Wendy Heller named Marjorie Roberts Professor in Liberal Arts and Sciences

A lifelong pursuit of psychology began with a bicycle wreck
Wendy Heller
Wendy Heller gives remarks during the ceremony honoring her as the Marjorie Roberts Professor in Liberal Arts and Sciences.

One day when she was a girl Wendy Heller got on her bicycle to go to school. The next thing she knew she was on the ground, her mangled bicycle beside her, and a stranger was asking if she was okay. Heller had no recollection of what happened, but it was the start of a fascinating journey into the many things that affect the mind.

“This was very, very disturbing but it was also very, very interesting,” she explained at a recent ceremony honoring her as the Marjorie Roberts Professor in Liberal Arts and Sciences. “This experience of amnesia taught me early on that your apparently seamless continuity of experience can be interrupted.”

Heller went on to major in psychology at the University of Pennsylvania. As she worked through her own learning disabilities and anxiety, Heller pursued psychological studies within those very fields. She went on to earn a doctoral degree from the University of Chicago.

Now a psychology professor at U of I and a licensed psychologist, Heller’s research focuses on understanding the impact of anxiety and depression on cognition and emotion. She has broken ground on understanding different types of anxiety that have unique associations with cognitive function and dysfunction.

Group photo at ceremony
From left: Rebecca Silton, professor of psychology at Loyola University Chicago; Kevin Jackson, vice provost for undergraduate education; Gregory A. Miller, distinguished research professor in the Department of Psychology and Department of Psychiatry and Biobehavioral Sciences at UCLA; Wendy Heller; Venetria K. Patton, Harry E. Preble Dean of the College of LAS; Marie Banich, professor of psychology and neuroscience at University of Colorado Boulder; and Jamelle Sharpe, dean of the College of Law.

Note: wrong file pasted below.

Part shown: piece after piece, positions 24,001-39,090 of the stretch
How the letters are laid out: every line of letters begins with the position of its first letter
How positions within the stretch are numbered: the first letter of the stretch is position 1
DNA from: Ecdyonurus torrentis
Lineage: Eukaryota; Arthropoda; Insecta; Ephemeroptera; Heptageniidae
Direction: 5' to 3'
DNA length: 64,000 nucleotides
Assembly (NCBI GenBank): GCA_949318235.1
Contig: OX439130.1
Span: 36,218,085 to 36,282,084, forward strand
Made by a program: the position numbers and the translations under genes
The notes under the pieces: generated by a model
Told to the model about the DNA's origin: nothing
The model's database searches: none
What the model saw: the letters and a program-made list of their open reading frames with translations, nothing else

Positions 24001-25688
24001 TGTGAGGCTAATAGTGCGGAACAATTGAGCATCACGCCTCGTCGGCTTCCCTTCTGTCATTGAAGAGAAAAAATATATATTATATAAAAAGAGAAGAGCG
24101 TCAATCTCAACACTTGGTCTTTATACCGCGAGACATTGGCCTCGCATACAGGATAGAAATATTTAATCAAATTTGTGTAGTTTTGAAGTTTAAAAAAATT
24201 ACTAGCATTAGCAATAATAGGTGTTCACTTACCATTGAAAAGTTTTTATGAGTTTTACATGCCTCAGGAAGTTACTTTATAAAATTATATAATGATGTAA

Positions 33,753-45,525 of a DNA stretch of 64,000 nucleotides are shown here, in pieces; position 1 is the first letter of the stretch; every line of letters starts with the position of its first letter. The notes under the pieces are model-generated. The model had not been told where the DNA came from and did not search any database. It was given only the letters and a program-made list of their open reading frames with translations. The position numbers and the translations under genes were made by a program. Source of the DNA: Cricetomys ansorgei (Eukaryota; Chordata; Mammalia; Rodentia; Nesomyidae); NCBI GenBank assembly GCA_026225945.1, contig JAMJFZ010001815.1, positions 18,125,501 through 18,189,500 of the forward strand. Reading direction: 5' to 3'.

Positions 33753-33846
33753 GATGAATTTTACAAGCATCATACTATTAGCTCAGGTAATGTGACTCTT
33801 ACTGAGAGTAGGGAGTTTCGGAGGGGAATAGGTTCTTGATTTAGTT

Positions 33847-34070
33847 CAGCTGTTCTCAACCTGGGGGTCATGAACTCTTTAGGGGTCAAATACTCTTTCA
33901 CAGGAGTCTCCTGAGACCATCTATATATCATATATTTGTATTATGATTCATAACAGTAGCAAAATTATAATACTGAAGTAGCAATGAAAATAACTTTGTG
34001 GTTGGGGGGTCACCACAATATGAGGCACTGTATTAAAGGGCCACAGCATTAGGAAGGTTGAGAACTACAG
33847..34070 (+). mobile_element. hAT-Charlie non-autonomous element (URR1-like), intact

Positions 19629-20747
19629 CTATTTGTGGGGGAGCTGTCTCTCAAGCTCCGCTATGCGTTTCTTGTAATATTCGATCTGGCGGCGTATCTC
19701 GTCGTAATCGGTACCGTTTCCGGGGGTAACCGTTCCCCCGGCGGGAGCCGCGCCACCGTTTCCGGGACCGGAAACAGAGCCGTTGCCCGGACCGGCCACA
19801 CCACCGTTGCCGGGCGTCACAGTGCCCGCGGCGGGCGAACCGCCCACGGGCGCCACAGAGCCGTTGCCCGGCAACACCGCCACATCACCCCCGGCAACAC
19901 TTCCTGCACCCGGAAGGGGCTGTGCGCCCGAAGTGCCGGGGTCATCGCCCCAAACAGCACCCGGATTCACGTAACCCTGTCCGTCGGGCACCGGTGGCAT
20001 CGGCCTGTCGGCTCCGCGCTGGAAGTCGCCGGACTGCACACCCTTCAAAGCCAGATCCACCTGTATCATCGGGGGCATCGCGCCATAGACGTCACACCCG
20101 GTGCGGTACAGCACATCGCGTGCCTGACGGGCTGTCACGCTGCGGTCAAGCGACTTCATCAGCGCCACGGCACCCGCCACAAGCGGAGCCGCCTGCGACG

The Marjorie Roberts professorship is made possible by a gift from Marjorie Roberts, from the U of I Class of 1924. Roberts dedicated part of her estate to the College of LAS to support faculty members who demonstrate work that fosters inclusivity, excellence, and community.

Heller, who also serves as executive associate dean of social and behavioral sciences and area centers for the College of LAS, is a faculty affiliate of the Neuroscience Program, the Beckman Institute for Advanced Science and Technology, Carle Illinois College of Medicine, and the Institute for Sustainability, Energy, and Environment. She is also a fellow of the Association for Psychological Science.

Jamelle Sharpe, dean of the College of Law, spoke at the ceremony and commended Heller’s work ethic as well as her work as a leading member of the campus Diversity Realized by Visioning Excellence (DRIVE) committee.

“Do you have more time in the day than everyone else?” Sharpe joked.

Kevin Jackson, vice provost for undergraduate education at the U of I, praised Heller’s devotion to helping students from all walks of life. He called her a “champion of inclusivity at the university and beyond.”

Rebecca Silton (PhD, ’09, psychology), a professor of psychology at Loyola University, attended the ceremony and recalled how Heller served as her advisor when she was a graduate student at the U of I. They later became close friends, which became apparent during a trying time in Silton’s life.

Before her career as a professor, Silton completed her clinical post-doctoral training in neuropsychology at Seattle Children’s Hospital where she worked with children with brain and spinal cord tumors. It was an unfortunate irony that, after she earned her PhD and moved to Chicago in 2010, Silton’s son, Eli, was diagnosed with a spinal cord tumor before his first birthday.

Silton recalled how Heller and her wife and daughter came up to Chicago to support Silton and her son, who is now a healthy 13-year-old.

“I took great comfort when Wendy declared that Eli had clearly been born to the right mother,” Silton said. “Wendy intuitively knew that these were the words I needed to hear.”

As Heller explained later in the ceremony, “Without my students, my work would be hollow.”

Heller’s fascination with science and psychology has intersected with a strong sense of social justice and inclusivity. She expressed appreciation for her parents, who were both heavily involved in the civil rights movement, and also for her upbringing in an integrated community where children played and visited each other’s homes without inhibition, regardless of race or background.

“That’s what really inspired me,” Heller said. As she moved into adulthood Heller found herself wanting to advocate on behalf of diversity and inclusivity. She explained that her own journey as a gay woman has not been easy but that she has found great satisfaction in helping create meaningful changes in attitudes toward inclusivity.

“Between growing up in that environment, coming out as gay at a time where it was much more stigmatized, having a hidden learning disability, and being a woman in what was then a very male-dominated field, I ended up being sensitive to issues of inclusion and access,” Heller said. “And my work over the years to promote diversity and inclusion on this campus has brought me many great friends and many hours of rewarding interactions with like-minded people.”

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Ella Dame